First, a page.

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Christmas Gift Guide

Toyota USA Automobile Museum

FJ25

Toyopet

The museum floor

Trucks

Toyopet and beyond

AA

Last Crown

Hybrids

Record holder

Surprisingly stock

Concepts

Comfy

Bumper design

Topless

Purples

Tom's cruise

Long line of Lexuses

Celica

Celica GT

Celica GT-Four

Two MR2s

'80s

Brown or orange?

Supra

Prototype

Corolla

Little wagon

Brown

Minivans

Pickups

FJ45

Twiggy's GT

Inline

Racers

MKIII

Celeb racers

Baja

No windows

Solo

NASCAR

Winner

Like a glove

2000GT

Doors and windows

Power

Side panels

Battery

Dash

Handles and knobs

Trunk space

If only

Located in Torrance, in south Los Angeles, the Toyota USA Automobile Museum is accessible by appointment, but features some incredible cars from throughout Toyota's history.

For the full story, check out Celicas, Land Cruisers, Supras and more at the Toyota USA Automobile Museum.

Caption by / Photo by Geoffrey Morrison/CNET

Easy to see the Jeep inspiration here, but it's in incredible condition -- as are all the cars here.

Caption by / Photo by Geoffrey Morrison/CNET

Speaking of incredible condition, this Toyopet Crown was the first passenger car Toyota sold in the US. This one is nearly 60 years old.

Caption by / Photo by Geoffrey Morrison/CNET

The museum! You enter near old cars and trucks, but as you can see in the distance, there are newer cars too. The one in the foreground is a 1967 Stout 1900, the predecessor to the Hilux.

Caption by / Photo by Geoffrey Morrison/CNET

Toyota has sold a lot of pickup trucks. The yellow model is from '77, the others are from the '90s.

Caption by / Photo by Geoffrey Morrison/CNET

After the Toyopet, Toyota had a much bigger hit with the Corona. You can see the Corona above in teal.

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This is actually a replica of the 1936 Model AA. Interestingly, this one was built on a Hilux chassis.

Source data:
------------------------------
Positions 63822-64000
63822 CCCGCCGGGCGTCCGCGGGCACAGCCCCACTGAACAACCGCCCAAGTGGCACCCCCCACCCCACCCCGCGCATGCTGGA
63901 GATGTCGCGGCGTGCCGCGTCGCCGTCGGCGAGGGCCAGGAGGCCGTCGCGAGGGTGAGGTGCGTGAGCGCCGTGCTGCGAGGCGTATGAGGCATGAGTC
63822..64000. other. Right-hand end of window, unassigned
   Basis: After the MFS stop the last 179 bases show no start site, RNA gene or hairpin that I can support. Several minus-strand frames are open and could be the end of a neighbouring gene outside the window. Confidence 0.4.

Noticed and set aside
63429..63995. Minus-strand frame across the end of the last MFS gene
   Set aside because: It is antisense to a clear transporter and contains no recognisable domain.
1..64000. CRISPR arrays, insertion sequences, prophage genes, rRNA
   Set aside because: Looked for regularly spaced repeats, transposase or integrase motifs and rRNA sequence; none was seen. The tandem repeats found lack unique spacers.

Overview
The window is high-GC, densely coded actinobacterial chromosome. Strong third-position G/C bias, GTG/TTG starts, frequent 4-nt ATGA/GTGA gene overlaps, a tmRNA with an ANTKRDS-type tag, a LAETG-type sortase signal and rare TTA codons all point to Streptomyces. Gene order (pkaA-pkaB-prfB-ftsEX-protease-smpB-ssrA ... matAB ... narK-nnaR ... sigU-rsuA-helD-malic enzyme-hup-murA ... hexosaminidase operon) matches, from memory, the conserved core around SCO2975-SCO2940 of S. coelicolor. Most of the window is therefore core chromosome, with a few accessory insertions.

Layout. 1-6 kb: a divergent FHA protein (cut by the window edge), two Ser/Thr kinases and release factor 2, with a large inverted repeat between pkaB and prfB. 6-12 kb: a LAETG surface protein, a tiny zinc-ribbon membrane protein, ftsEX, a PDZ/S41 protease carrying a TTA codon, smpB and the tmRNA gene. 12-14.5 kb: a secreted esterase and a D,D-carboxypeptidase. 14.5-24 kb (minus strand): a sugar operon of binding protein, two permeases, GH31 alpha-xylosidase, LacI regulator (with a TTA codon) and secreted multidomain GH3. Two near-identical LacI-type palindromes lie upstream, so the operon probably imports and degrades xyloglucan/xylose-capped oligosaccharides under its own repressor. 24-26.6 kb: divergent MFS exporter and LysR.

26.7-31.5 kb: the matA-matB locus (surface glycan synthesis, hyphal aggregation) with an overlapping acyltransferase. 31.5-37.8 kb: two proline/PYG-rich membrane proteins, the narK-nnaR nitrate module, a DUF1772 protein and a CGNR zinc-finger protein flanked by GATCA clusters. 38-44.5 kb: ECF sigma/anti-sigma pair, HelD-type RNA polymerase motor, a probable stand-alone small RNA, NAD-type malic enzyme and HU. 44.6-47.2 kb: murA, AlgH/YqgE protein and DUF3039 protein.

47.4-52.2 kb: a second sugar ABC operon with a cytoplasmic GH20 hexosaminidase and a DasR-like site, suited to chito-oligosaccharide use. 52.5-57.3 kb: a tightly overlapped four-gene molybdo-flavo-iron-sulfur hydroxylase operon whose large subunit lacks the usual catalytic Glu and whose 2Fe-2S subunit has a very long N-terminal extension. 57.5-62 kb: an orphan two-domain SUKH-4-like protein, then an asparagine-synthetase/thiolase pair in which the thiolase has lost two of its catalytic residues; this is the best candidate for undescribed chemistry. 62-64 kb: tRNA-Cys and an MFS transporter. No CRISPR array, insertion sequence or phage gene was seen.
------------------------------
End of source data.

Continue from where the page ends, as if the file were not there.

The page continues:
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This Crown, from 1971, was the last of its kind sold in the US.

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Toyota is understandably proud of its role in our hybrid powertrain present.

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After a year racing, the car was sent up to the Bonneville Salt Flats to break some speed records. It might be the first Toyota to set a speed record: 211 mph.

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Not massively different inside, surprisingly.

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A handful of concept cars for Toyota and Lexus.

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Not a ton of legroom though.

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That's a big bumper and grill right there.

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The cloth roof on this concept retracts fully, which looks really cool.

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The interior is even more bonkers than the roof. I dig this car, wish they had made it.

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The front (back?) of Tom Cruise's car in "Minority Report." It will be interesting to see if the cars of 2054 look anything like this.

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On the left is the "F1" prototype, what would be called the LS 400. Yes, it's the first Lexus.

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This is a 1971 Celica, the first year it was sold in the US. Love the color.

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This 1978 Celica GT was one of the second-generation models. It had a 95 horsepower inline-4.

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Now this is a rare one, a GT-Four or All-Trac Turbo. Not too many sold in the US. Turbocharged, intercooled 2.0L 200 horsepower inline-four driving all four wheels. I'd buy one.

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The curvy rear of a second-generation MR2 next to the boxy first-generation model.

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A very boxy '80s interior for this 1985 MR2.

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The boxy-yet-still-streamlined 1982 "Celica Supra." This was its first year of production. It would later lose the "Celica" prefix when it went front wheel drive.

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Eleven years after the car in the previous slide, we got this. More than twice the power, a bit more weight, and a lot more performance: 0-60 in a claimed 4.6 seconds. Not bad for 1993.